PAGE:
About the score
- Originally published in 1969 in the Journal of Bone and Joint Surgery, the Harris Hip Score (HHS) was designed to be a standardized assessment of patients following total hip arthroplasty. Since that time, it has also been used for evaluating patients following hip fractures and the diagnosis of osteoarthritis.
- It has also been proven an effective tool to measure outcomes after interventions such as physical therapy.
- The HHS is a physician-completed instrument that consists of subscales for pain severity (1 item, 0-44 points), function (7 items, 0-47 points), absence of deformity (1 item, 0-4 points), and range of motion (2 items, 0-5 points). Scores range from 0 (worse disability) to 100 (less disability).
- The Harris Hip Score takes about 5-7 minutes to complete and is easy for clinicians to score.
- No training is required to administer the HHS and it requires very little time or equipment (goniometer, plinth) to complete.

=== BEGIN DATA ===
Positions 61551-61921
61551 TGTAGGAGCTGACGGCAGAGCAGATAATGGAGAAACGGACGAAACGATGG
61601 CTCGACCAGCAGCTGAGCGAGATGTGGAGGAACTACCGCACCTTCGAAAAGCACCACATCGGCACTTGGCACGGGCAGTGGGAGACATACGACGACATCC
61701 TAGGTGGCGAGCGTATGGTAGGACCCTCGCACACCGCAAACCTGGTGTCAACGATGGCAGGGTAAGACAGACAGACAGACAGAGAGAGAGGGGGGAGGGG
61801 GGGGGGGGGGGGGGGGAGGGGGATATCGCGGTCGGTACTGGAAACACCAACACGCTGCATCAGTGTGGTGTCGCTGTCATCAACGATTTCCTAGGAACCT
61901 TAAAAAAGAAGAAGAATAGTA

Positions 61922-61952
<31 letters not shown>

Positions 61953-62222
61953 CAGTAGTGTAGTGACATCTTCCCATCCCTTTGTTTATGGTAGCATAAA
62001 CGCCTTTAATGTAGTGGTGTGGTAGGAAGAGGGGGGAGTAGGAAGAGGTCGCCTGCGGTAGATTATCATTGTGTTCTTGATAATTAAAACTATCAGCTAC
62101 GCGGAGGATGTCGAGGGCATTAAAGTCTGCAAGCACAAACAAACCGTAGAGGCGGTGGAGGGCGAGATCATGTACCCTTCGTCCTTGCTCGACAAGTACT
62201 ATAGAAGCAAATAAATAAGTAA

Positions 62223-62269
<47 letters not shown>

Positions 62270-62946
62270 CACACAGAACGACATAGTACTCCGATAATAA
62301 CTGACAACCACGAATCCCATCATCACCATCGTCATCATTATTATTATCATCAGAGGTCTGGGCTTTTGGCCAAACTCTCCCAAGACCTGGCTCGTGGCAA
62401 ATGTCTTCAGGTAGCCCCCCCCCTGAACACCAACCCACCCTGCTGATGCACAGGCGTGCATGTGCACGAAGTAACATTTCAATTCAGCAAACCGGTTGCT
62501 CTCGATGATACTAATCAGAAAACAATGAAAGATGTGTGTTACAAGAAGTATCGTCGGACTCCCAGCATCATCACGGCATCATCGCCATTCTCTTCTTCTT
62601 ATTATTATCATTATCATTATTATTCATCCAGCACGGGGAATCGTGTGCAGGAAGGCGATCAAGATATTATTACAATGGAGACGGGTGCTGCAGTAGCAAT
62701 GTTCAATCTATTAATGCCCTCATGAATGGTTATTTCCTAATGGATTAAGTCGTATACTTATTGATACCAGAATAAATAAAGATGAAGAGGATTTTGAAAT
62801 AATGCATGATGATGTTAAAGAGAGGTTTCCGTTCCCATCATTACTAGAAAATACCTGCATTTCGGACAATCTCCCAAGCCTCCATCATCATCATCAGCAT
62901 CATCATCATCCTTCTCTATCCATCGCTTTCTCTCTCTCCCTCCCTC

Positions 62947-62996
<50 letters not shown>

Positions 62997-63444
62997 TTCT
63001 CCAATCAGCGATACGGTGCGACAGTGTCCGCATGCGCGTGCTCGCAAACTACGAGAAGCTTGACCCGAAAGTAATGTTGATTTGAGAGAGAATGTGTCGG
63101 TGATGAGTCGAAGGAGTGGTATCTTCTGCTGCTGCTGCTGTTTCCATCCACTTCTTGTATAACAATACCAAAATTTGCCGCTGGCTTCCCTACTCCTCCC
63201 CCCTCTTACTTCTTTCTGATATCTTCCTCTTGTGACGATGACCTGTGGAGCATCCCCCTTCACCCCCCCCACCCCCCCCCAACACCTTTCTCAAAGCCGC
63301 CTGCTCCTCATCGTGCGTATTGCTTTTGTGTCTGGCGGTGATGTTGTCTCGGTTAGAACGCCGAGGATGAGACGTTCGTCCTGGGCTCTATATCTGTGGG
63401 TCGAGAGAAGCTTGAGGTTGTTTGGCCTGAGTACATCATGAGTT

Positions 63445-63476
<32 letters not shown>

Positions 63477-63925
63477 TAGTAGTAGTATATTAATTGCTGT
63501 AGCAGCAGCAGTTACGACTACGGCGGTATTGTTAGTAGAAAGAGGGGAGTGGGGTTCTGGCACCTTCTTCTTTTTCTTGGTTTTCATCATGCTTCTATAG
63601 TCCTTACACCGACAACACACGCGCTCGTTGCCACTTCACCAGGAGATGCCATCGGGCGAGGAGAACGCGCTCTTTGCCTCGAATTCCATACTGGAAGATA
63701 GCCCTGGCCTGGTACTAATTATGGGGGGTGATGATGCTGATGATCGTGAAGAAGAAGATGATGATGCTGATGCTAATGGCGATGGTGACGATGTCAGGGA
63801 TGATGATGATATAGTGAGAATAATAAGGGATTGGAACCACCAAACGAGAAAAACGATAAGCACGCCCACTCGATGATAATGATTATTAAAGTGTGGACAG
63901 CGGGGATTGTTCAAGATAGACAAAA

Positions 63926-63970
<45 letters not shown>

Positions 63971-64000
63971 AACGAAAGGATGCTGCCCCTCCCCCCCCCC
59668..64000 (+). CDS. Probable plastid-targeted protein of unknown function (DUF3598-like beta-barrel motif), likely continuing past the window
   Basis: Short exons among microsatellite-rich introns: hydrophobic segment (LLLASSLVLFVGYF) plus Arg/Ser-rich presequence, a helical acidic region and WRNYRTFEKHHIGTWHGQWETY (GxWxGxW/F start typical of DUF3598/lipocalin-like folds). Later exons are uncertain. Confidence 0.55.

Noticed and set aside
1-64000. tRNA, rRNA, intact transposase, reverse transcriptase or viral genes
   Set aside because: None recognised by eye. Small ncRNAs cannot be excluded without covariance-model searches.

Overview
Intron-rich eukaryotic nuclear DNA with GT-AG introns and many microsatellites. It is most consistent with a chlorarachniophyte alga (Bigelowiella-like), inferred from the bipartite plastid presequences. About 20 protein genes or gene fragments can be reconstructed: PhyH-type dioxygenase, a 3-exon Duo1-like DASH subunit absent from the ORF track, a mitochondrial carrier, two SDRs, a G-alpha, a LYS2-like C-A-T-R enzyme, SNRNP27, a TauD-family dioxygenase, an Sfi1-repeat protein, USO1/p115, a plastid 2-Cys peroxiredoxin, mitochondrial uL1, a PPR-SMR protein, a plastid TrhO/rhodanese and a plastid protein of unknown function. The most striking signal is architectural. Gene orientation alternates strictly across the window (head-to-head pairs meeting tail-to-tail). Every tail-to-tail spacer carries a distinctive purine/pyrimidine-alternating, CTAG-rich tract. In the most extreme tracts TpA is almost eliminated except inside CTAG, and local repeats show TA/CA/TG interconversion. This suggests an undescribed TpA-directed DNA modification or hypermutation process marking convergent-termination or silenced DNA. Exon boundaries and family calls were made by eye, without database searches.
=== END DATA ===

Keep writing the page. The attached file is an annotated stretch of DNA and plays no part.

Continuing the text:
In terms of content validity, The HHS has demonstrated no major differences when tested against the Western Ontario and McMaster Universities Osteoarthritis Index (WOMAC), and the Short Form 36 (SF-36)When assessing for construct validity, the pain and function domains in HHS have been shown to correlate with similar domains in the WOMAC], Nottingham Health Profile, and the SF-36, particularly the physical (but not mental) domains of the SF-36.
YOU CAN USE THIS FORM BELOW TO ASSESS YOUR PATIENT AND PRINT IT OUT OR SAVE AS PDF FILE.
- Original Literature:
- Harris, WH. “Traumatic arthritis of the hip after dislocation and acetabular fractures: treatment by mold arthroplasty: an end-result study using a new method of result evaluation.” J Bone Joint Surg Am, 1969. 737-55.
- Validation Literature:
- Söderman, Peter, and Henrik Malchau. “Is the Harris hip score system useful to study the outcome of total hip replacement?.” Clinical orthopaedics and related research 384 (2001): 189-197.
- Additional Literature:
- Wamper, Kim E., et al. “The Harris hip score: do ceiling effects limit its usefulness in orthopedics? A systematic review.” Acta orthopaedica 81.6 (2010): 703-707.
- Dr. William Harris was a chief of Adult Reconstructive Surgery and the founder and director emeritus of the Harris Orthopaedic Laboratory at Massachusetts General Hospital. He was also a founding member and the first president of the Hip Society of North America.